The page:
Radio star reincarnated by empathy

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Radio star reincarnated by empathy

Anyone who’s been to the town of Yeongwol (or as the city calls itself “young world”) in Gangwon Province will know that the director Lee Jun-ik ―the same man who created “Royal Jester” ― has done an astonishing job with his film “Radio Star.”
The county, where the film mostly takes place, is known to Koreans as a small whitewater rafting town that has neither the pastoral glories of a rural village nor the glamorous skyscrapers of a big city.
Like many rural towns across Korea, Yeongwol is trapped somewhere in the past, a place that we can’t quite locate in either time or space. But that’s exactly the sentiment running through the film ― we are invited to empathize with heroes who have been transformed into losers over the passage of time, like the central character in the Buggles’ song “Video Killed the Radio Star,” which is featured in the film.
Lee deploys the honest and pleasant scenery of the Korean countryside, which could seem banal, to provide a lyrical backdrop.
The story delves into the lives of a washed-up rock star and his devoted manager. Choi Gon, won a music award in the ’80s and is still caught in his past. Always dressed in a leather jacket and jeans, his damaged pride is pushed further towards the edge after he is sent to the town as the deejay of a radio program for a rundown station.
The rest of the film is made up of fragments of episodes as the residents call in to the station to ask banal questions, such as senior citizens confirming the rules of a card game and young unemployed people asking for help in finding a job. Gon runs the program in his own way, playing hard rock on his afternoon show while passing his microphone to a bargirl, who visits the station to fix him coffee.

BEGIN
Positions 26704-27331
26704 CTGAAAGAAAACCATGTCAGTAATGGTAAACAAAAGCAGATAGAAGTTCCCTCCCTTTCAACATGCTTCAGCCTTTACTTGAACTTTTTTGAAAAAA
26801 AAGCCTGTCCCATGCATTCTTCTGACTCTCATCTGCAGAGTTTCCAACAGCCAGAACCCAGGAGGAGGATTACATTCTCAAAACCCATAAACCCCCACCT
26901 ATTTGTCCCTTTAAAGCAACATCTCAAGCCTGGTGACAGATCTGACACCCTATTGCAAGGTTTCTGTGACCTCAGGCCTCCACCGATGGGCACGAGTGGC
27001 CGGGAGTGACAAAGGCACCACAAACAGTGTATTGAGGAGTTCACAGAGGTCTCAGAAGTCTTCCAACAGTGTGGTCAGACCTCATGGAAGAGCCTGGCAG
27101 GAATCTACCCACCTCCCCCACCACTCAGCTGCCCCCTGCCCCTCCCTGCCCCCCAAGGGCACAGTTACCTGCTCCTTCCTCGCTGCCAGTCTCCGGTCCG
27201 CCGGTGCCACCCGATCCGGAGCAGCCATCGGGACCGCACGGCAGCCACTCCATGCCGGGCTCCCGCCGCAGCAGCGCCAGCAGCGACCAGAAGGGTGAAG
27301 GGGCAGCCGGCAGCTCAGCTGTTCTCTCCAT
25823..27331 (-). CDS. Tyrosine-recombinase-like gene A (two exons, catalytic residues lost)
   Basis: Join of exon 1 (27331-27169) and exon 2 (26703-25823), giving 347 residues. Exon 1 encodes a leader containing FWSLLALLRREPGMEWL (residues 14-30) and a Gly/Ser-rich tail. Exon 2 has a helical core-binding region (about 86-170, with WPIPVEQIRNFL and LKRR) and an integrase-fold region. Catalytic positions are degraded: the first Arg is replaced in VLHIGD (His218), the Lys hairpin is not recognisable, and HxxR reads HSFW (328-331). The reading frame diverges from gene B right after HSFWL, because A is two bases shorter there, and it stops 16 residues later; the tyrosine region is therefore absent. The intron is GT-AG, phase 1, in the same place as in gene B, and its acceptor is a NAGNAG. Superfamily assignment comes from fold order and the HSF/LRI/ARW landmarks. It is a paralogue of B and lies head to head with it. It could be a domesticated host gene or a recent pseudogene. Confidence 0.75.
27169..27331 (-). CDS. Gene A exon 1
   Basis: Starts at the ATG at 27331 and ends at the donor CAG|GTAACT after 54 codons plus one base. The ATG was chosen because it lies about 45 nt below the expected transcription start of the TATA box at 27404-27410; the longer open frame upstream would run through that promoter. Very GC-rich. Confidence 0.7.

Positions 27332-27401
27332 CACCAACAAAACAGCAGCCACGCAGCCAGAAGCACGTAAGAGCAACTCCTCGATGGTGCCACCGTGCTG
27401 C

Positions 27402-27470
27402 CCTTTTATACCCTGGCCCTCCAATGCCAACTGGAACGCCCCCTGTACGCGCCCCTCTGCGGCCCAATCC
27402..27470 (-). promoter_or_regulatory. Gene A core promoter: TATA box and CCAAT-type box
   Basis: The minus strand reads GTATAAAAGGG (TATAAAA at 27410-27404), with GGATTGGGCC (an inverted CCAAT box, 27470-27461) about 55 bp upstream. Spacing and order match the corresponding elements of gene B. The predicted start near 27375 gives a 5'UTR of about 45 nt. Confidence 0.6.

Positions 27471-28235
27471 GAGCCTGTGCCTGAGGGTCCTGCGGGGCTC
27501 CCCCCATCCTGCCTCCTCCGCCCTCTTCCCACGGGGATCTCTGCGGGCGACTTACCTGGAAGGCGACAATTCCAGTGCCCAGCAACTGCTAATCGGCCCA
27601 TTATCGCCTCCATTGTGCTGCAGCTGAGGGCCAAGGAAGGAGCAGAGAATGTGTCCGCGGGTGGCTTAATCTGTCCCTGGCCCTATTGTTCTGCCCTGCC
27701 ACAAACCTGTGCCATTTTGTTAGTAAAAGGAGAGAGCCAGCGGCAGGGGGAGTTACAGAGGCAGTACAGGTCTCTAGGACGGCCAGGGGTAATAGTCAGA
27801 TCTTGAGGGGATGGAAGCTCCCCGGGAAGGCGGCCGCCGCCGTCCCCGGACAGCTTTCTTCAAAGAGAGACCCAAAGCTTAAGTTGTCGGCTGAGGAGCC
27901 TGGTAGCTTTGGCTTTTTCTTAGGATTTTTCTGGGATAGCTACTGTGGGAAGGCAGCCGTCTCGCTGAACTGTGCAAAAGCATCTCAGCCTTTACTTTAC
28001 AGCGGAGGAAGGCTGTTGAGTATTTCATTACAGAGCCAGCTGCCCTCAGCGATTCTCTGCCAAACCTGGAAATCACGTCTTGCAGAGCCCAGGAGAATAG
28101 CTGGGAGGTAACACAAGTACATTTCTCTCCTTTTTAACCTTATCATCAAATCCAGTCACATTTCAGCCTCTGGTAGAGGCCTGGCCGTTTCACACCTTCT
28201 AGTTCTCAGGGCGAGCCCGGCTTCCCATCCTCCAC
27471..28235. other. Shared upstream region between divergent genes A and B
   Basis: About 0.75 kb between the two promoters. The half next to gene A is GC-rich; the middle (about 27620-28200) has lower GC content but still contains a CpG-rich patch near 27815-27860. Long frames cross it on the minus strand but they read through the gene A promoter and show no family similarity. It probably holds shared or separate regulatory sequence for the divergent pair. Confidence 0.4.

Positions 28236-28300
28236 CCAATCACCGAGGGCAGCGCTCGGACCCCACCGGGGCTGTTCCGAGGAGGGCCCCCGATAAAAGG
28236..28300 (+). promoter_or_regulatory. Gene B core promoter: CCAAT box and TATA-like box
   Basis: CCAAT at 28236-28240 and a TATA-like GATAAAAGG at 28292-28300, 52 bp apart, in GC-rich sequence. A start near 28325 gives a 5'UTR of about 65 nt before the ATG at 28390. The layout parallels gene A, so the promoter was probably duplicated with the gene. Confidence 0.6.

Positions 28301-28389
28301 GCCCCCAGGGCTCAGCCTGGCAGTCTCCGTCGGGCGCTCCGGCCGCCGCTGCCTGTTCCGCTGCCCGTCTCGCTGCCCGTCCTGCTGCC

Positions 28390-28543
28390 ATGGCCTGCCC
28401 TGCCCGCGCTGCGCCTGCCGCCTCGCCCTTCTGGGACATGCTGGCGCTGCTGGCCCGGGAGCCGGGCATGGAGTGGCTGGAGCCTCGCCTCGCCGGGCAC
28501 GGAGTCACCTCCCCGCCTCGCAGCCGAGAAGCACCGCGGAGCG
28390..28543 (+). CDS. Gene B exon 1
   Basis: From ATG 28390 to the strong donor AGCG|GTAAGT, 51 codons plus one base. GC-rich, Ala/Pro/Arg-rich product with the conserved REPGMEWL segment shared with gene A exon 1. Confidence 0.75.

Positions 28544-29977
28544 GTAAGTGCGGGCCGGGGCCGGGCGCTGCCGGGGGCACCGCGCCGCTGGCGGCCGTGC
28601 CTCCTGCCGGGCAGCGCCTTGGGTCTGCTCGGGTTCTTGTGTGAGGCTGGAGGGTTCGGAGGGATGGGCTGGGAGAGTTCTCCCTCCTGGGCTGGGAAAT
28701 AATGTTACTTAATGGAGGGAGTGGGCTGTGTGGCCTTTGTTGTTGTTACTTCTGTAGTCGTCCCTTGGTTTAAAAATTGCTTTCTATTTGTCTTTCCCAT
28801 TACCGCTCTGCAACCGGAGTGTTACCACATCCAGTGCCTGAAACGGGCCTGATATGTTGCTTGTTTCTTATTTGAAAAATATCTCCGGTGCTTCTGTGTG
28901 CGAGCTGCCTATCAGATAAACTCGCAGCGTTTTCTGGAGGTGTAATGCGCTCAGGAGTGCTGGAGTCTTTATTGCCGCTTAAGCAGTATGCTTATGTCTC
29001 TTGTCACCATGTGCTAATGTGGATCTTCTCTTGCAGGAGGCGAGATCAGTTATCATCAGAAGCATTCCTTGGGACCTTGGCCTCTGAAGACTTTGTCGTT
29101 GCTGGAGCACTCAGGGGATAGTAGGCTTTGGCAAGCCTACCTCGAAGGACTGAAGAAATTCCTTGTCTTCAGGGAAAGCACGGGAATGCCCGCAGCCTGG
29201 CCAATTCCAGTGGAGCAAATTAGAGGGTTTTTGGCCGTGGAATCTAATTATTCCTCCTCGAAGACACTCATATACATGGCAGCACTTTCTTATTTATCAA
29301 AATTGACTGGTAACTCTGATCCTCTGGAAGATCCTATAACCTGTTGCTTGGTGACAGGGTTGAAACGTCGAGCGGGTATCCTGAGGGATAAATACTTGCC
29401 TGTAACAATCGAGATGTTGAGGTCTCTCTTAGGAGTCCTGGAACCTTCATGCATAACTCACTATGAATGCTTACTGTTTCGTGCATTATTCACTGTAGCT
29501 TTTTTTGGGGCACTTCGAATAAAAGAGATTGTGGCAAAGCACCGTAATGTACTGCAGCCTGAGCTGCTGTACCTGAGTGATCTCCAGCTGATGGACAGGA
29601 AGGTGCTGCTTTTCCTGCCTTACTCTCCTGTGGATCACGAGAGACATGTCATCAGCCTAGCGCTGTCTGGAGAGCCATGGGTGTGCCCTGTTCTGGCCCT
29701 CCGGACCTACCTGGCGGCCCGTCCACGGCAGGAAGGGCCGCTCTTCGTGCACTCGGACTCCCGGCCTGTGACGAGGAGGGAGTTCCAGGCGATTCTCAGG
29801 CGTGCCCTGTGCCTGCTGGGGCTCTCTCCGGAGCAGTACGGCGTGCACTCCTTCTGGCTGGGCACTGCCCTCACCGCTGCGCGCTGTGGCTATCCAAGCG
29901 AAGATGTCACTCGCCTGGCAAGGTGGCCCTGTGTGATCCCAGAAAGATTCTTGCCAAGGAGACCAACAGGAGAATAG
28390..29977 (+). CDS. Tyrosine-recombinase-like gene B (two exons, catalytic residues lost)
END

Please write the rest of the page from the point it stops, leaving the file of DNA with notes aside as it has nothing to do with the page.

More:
The result is tastefully nostalgic without having to force the audience into a sentimental state. Perhaps the film owes a lot to its music, which is mostly made up of old pop classics mixed with modern rock by No Brain, a Korean punk rock band that actually stars in the film as the members of a band called “East River.”
Radio is almost a spent medium in Korea and its use here is a way to speak for the film’s heroes, who mostly live in the past, while the radio show’s music is soothing to their souls. The film deserves praise for the way it uses the banal anecdotes of its supporting characters to create emotional sideshows of their own.
The chemistry, of course, between Gon (played by Park Jung-hun) and Min-su (Ahn Seong-ki), his manager who almost seems to exist to turn Gon’s fantasy into reality, has never been better since their roles as a duo in past films like “Two Cops” and “Chilsu and Mansu.”
Perhaps “Radio Star” is a genuine reminder that the subject of a drama never makes a good story unless it is accompanied by the director’s keen interest in human relationships.

By Park Soo-mee Staff Writer
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